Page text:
Yes, that’s a good point. Ideally we’d like our back-end to have as much DAG info as possible so it can make those choices itself, but if a front-end language just emits fewer big nodes then it should still work, it might just not be optimal.


Yep, non optimal is the point, so if the internal format is (or can be…) more abstract in some sense, it may help in this issue.
For instance in Faust we could decide to generate the DAG (which basically describe the topology and data flow), but do not decide vector size of each processor, and let the runtime choose later on, when other SOUL processors coming from somewhere else are combined with the Faust generated ones.
So less decisions to take at the front-end level, versus more control in the runtime which has more knowledge.


Or even find out a way to generate a SOUL graph (instead of a big single SOUL processor) by plugin SOUL IR code generation at a earlier stage in the Faust compiler pipeline, so keeping more structure in some sense.


How does mixing between boolean and int types actually works ? This is not so clear in the syntax guide:
In C/C++, mixing expressions with actual “bool” or “int” types in logical or bitwise constructs can be directly written without having to explicitly cast the sub-expressions.
Is this possible also in SOUL ? Code examples in the syntax guide would help :wink:


A task on our to-do-list is to write a proper language definition document which contains all the detailed rules about this kind of thing - the guide is just a friendly high-level introduction.

But I think our general policy when it comes to mixing types and silent casting is to be stricter than C++ but not make it so fussy that it becomes distracting to write.


OK :laughing:, distracting to write may not be a problem for an automatic code generator, but without more proper language definition or concrete code examples, it is difficult right now to move on in the Faust => SOUL backend on this specific issue.


Separating the processing is not only a crucial part of AAX, but has also been available in VST3 from start. If JUCE had a proper abstraction for UI+controller vs. processing communication which can be channeled through the host, this can be used for SOUL, AAX and VST3 alike.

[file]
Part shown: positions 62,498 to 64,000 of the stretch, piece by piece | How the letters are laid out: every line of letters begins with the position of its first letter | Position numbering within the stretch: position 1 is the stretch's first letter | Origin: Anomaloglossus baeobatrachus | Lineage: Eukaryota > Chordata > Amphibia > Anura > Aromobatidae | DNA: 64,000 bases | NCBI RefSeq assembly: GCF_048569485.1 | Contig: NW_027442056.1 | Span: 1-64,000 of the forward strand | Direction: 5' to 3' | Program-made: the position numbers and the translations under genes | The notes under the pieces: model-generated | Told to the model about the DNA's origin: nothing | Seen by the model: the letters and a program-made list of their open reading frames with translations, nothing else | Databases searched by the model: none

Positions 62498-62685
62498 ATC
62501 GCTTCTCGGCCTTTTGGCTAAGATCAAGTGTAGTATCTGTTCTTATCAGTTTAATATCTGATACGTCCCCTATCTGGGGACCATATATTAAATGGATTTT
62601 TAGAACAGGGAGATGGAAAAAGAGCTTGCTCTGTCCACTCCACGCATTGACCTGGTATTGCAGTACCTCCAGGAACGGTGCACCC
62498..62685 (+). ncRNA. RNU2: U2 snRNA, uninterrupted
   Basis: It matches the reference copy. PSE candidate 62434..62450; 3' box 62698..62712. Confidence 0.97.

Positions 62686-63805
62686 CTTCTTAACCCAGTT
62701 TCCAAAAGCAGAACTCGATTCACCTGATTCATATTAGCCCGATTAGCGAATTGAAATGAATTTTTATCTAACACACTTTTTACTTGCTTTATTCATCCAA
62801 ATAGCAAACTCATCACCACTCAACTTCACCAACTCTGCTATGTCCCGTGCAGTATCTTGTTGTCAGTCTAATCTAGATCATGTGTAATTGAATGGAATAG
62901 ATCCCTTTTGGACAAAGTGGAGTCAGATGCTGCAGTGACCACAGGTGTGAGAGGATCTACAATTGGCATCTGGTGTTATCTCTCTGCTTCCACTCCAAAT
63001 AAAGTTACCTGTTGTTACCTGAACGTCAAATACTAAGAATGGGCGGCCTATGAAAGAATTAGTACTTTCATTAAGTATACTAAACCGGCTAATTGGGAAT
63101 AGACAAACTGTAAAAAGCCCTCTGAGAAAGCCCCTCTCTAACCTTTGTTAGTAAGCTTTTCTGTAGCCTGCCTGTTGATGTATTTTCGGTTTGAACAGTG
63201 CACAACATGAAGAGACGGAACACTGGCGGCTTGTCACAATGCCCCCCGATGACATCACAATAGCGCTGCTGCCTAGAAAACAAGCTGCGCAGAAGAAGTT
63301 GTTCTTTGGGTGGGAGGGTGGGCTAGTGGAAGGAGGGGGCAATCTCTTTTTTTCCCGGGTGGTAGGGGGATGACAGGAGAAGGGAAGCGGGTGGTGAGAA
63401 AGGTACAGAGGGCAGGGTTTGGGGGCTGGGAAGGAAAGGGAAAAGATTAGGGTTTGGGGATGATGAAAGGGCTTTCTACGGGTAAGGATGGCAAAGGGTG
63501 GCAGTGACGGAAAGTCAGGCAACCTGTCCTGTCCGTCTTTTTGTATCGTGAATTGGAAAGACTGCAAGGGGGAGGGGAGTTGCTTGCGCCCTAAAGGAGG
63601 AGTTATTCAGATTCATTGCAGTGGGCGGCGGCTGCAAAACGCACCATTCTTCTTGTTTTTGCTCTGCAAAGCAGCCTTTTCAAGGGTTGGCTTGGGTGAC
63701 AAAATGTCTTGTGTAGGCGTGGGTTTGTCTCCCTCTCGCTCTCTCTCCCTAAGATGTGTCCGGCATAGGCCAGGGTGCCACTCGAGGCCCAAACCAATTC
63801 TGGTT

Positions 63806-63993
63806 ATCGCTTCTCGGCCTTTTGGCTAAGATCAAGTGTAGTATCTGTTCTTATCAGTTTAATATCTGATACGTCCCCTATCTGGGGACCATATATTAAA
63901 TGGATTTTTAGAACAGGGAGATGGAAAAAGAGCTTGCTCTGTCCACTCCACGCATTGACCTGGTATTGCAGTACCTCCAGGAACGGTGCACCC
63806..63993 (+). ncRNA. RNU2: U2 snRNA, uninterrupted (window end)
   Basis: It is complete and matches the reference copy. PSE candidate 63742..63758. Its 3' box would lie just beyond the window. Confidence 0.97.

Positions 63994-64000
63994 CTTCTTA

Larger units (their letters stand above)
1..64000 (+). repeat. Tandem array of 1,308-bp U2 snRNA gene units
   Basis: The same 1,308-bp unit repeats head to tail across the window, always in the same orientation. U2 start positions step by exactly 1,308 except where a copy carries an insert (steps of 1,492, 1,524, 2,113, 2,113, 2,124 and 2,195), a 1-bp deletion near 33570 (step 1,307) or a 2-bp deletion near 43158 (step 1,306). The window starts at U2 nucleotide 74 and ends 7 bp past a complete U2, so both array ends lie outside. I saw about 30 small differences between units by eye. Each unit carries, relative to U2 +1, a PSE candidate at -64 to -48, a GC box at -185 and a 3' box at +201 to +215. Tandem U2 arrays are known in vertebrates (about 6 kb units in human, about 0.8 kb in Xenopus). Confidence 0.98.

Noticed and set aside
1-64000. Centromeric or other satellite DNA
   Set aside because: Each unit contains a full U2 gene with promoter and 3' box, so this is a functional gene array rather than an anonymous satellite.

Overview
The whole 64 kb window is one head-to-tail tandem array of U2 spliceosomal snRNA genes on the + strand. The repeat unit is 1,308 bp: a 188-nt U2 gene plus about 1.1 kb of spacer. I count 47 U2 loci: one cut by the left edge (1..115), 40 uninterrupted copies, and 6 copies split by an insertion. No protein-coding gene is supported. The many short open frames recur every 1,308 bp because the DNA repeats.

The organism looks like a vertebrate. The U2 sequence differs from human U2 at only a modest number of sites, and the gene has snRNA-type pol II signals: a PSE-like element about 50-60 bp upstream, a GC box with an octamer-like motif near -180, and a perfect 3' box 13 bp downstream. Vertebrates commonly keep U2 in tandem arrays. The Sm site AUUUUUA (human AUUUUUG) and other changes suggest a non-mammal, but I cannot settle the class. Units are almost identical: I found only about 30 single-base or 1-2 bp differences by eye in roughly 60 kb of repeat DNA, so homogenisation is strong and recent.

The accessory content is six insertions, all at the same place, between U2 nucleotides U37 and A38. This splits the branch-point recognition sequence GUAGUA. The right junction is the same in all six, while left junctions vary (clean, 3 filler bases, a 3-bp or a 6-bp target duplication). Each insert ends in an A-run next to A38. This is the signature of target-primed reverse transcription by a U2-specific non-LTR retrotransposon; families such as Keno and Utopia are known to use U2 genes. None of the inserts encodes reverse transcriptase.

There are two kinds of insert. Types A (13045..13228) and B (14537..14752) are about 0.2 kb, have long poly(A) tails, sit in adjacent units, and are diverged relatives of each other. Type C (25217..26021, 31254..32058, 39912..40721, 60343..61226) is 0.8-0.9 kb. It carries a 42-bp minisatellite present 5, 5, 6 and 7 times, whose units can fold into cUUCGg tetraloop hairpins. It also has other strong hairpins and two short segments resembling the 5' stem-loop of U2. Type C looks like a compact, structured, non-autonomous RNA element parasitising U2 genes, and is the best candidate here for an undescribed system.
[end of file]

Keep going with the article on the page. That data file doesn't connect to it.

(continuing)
If the host is not involved (e.g. Audio Unit or VST3 when limited to SingleComponentEffect) the abstraction can be implemented by directly writing to memory, keeping the performance unaffected.
As is the case both with AAX and VST3, I suggest the abstraction should allow for both sending small packets of primitive data with timestamp to/from the realtime thread (in VST3, this would need to be mapped to ProcessData::input/outputParameterChanges), and for sending arbitrary larger chunks of data to/from non-realtime threads (VST3 offers IConnectionPoint with IMessage for this).
Not yet having seen the stream API Jules mentiones, I don’t know if the abstraction can map to that API as well, but I would assume so since both are common use cases. Executed properly, such an abstraction would greatly improve JUCE’s usability with both existing and upcoming technology. :slight_smile:


Is SOUL advance() mechanism actually using or linked in some sense whit the LLVM coroutine model ?


No, we implemented our own way of achieving the same thing. It didn’t really make sense in our case to rely on something else to handle the stack saving/loading as we already have a mechanism and a place to put variables that need to persist over calls. And we also wanted to avoid a dependency on LLVM for this


What? I don’t want AI in my DSP code path, I don’t think you know what the generic “AI” means anyway, especially with regards to audio.